Between Low Renewable Energy Target and High Economic Growth Ambitions

Jakarta, 20 February 2024 – Fabby Tumiwa, Executive Director of the Institute for Essential Services Reform (IESR) assesses the steps taken by the National Energy Council (DEN) to adjust the renewable energy mix target in the Draft of Government Regulation on National Energy Policy (RPP KEN)  from the original 23 percent to 17-19 percent 2030 is a backward step because it is not in line with the stated goal of reducing emissions and achieving Indonesia’s net-zero emissions target by 2060 or sooner.

Fabby also highlighted the energy transition agenda carried by each pair of presidential candidates in the 2024 election, which includes a number of renewable energy mix targets until 2030 in an interview with the Squawk Box program.

According to him, each candidate has an energy transition agenda, one of which is the desire to pursue the same renewable energy mix target as the current National Energy Policy, ranging from 27-30 percent by 2030. Apart from that, each candidate also has a commitment to limit the operation of coal power plants.

“For candidate number 02, what is clearly visible is the increase in the use of biofuel to replace or reduce fuel subsidies as stated during the campaign,” said Fabby. They (presidential and vice-presidential candidates’ number two) are targeting a biofuel blend percentage of 50 percent by 2029, as well as ethanol utilization of 10-20 percent.

Furthermore, Fabby emphasized that for the electricity sector, the aim of ending coal plant operations early must be accompanied by adding a larger portion of renewable energy. Apart from replacing the electrical power that was initially supplied by coal-fired power plants, renewable energy generation must also meet the projected electricity growth needs in the future. Moreover, Indonesia has the ambition to pursue economic growth of up to, for example, 6-7 percent, so electricity demand is projected to grow even greater.

“Based on IESR’s calculations, to achieve these various targets, the renewable energy mix in 2030 must reach 40 percent, this is somewhat different from the target adjustments made by DEN currently,” explained Fabby.

Fabby added that the new government’s homework related to the energy sector will be to accelerate the development of renewable energy, especially in the electricity and liquid fuel sub-sectors.

Industrial Decarbonization: Indonesia’s Strategy to Reduce Emissions in 5 Key Sectors

Jakarta, February 15, 2024 – Indonesia, as the largest economic power in Southeast Asia and one of the most populous countries in the world, has a major challenge in reducing greenhouse gas (GHG) emissions from the industrial sector. With a rapidly growing economy, mainly driven by a young workforce, abundant natural resources, and rapid technological advancements, measures to decarbonize industry are crucial in maintaining environmental balance and sustainable economic growth.

Deon Arinaldo, Program Manager of Energy Transformation, Institute for Essential Services Reform (IESR) explained, based on the Climate Action Tracker (CAT) report, Indonesia’s current ranking is critically insufficient to limit the earth’s temperature below 1.5°Celsius. This position is down compared to 2022, which placed Indonesia in the highly insufficient ranking.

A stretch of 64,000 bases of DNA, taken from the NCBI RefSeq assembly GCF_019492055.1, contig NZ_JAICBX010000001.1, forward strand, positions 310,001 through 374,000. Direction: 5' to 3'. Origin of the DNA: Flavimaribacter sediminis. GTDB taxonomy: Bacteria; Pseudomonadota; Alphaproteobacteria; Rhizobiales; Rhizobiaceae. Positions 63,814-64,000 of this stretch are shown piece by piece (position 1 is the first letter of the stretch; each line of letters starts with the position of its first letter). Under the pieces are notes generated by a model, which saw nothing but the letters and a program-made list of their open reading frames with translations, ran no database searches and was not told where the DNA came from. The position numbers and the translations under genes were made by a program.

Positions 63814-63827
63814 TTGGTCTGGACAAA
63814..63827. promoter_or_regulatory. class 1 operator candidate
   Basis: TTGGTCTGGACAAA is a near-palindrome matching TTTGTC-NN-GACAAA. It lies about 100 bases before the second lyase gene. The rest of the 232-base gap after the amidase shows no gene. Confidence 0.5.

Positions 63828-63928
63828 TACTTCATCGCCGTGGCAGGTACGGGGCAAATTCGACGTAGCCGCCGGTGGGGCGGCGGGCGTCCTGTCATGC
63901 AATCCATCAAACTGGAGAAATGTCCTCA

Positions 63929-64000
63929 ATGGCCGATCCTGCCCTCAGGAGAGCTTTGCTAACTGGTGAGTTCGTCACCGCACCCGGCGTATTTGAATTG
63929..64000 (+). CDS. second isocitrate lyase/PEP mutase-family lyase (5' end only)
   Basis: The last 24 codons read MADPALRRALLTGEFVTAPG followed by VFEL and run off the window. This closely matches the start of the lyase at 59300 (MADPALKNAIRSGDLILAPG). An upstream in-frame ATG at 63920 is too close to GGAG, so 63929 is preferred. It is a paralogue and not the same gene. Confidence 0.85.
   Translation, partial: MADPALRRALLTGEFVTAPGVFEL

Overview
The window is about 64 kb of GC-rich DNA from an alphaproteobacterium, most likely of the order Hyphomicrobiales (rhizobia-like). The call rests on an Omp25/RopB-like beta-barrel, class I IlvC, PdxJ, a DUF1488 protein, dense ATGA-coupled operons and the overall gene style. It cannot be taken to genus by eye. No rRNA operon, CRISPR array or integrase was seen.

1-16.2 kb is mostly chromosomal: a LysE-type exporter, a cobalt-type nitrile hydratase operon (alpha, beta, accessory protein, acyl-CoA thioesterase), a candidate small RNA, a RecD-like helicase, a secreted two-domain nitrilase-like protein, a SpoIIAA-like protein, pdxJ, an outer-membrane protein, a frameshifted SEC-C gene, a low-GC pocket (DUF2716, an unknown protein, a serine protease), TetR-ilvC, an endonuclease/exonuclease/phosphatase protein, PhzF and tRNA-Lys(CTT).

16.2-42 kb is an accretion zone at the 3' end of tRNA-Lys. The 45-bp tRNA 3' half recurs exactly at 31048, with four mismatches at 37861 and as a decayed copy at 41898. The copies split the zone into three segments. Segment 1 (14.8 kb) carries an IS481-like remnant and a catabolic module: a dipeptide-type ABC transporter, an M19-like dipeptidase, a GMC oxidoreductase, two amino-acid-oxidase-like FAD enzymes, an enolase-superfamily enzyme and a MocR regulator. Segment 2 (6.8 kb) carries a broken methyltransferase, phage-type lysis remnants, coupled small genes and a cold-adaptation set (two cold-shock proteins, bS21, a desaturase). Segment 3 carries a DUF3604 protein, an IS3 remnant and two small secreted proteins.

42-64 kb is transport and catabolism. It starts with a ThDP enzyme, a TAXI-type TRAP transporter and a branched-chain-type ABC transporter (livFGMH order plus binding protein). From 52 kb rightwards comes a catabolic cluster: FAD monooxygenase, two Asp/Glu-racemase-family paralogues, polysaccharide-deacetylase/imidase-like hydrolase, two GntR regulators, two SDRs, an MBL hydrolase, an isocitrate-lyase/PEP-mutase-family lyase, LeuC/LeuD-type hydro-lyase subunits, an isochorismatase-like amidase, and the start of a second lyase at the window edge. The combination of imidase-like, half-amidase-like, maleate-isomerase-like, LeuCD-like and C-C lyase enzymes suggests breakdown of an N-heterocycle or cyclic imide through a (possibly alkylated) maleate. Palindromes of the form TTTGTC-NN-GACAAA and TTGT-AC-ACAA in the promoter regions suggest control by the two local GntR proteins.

“In fact, Indonesia has set an Enhanced-Nationally Determined Contribution (ENDC) containing an increase in carbon emission reduction targets from 29% or 835 million tons of CO2 to 32% or 912 million tons of CO2 by 2030. Reflecting on the ENDC target and CAT status, Indonesia needs to push to strengthen its commitment to achieve net-zero emission (NZE) by 2060 or sooner,” said Deon during the launch of an IESR study in collaboration with Lawrence Berkeley National Laboratory (LBNL), titled “Industry Decarbonization Roadmap for Indonesia: Opportunities and Challenges to Net-Zero Emissions”. 

Farid Wijaya, Senior Analyst, IESR, explained that the total contribution of GHG emissions from the industrial sector is expected to double from 2011 to 2022, reaching more than 400 million tons of CO2e. Around 60-70% of these emissions come from energy use in the industrial sector (both heat and electricity), mainly due to fossil fuel consumption.

“Based on the IETO 2024 study, GHG emissions from the industrial sector are expected to reach 430 MtCO2e in 2022, a 30% increase from the previous year. This increase in the share of energy combustion indicates the growth of industrial processes that require high heat energy. Unfortunately, the need for these processes causes an increase in coal consumption which contributes to emissions of 174 MtCO2e,” said Farid.

Farid said that industry contributes to economic growth, therefore, decarbonization efforts need to be made to accommodate this growth. This study takes five major industrial sectors that need to be focused on decarbonization on social, economic, and emission parameters, namely cement, iron and steel, textiles, pulp and paper, and ammonia.

“Industrial decarbonization efforts can actually be encouraged in Indonesia based on the existing regulatory framework. However, the government needs to be encouraged to include stronger and more binding regulations in the future, including support and incentives for industry and ensuring that producers, consumers and markets are protected by product controls that support industrial decarbonization,” Farid said. 

According to Farid, for industrial decarbonization to be achieved in Indonesia, many stakeholders need to work together, especially to build a green industrial ecosystem that supports the NZE concept. In addition, several general strategies need to be implemented to achieve industrial decarbonization. First, implementing an ISO 50001:2018 energy management system. Second, the utilization of alternative fuels, such as biomass and hydrogen. Third, the utilization of renewable energy such as solar power and hydropower.